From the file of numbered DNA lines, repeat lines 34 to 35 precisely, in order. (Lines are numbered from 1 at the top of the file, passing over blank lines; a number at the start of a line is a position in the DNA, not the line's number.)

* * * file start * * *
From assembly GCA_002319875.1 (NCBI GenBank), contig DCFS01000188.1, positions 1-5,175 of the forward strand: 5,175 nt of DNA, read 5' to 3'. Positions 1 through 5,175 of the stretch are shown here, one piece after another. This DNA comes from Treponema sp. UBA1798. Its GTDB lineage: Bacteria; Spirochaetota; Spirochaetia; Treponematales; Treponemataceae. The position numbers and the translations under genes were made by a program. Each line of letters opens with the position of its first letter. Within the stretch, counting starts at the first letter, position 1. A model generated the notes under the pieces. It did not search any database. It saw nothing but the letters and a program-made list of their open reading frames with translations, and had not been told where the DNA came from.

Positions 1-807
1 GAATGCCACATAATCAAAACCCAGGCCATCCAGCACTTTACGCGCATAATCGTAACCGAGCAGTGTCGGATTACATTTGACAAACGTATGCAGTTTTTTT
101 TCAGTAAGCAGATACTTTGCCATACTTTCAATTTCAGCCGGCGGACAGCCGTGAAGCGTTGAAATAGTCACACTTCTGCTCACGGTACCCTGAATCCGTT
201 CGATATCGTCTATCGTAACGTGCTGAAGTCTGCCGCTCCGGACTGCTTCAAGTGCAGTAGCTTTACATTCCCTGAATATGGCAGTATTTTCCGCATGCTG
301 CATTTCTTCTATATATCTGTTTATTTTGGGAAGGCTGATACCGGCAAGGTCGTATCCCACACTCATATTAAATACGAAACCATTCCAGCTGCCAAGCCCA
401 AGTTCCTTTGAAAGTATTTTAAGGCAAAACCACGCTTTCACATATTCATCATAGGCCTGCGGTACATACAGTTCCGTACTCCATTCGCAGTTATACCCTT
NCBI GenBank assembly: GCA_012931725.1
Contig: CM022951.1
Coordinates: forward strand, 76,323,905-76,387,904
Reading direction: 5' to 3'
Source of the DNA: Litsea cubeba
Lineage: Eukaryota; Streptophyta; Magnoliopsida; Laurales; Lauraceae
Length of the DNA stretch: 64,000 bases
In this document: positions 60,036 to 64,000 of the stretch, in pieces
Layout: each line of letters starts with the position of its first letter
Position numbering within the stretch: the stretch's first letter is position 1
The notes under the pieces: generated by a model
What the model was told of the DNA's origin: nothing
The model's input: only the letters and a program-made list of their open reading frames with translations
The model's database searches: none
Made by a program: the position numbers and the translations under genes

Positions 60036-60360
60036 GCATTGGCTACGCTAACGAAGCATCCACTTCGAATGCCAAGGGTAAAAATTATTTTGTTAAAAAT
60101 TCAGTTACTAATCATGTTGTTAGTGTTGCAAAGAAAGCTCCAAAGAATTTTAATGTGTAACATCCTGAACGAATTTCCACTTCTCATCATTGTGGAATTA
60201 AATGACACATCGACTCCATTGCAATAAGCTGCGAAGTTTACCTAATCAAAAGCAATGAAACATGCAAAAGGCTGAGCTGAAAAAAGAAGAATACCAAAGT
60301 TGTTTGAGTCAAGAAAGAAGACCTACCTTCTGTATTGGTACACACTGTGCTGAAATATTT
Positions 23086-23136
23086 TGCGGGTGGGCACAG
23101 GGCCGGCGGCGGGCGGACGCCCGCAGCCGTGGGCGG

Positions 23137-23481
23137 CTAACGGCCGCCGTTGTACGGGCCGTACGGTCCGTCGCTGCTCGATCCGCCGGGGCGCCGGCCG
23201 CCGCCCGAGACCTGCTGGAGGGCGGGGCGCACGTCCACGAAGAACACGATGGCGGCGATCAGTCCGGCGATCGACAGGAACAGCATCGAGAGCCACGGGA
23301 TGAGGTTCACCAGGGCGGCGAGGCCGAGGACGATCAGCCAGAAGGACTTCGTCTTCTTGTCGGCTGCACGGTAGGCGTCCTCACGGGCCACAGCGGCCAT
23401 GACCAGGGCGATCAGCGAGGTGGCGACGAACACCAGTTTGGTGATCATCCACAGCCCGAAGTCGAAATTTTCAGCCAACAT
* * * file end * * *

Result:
23301 TGAGGTTCACCAGGGCGGCGAGGCCGAGGACGATCAGCCAGAAGGACTTCGTCTTCTTGTCGGCTGCACGGTAGGCGTCCTCACGGGCCACAGCGGCCAT
23401 GACCAGGGCGATCAGCGAGGTGGCGACGAACACCAGTTTGGTGATCATCCACAGCCCGAAGTCGAAATTTTCAGCCAACAT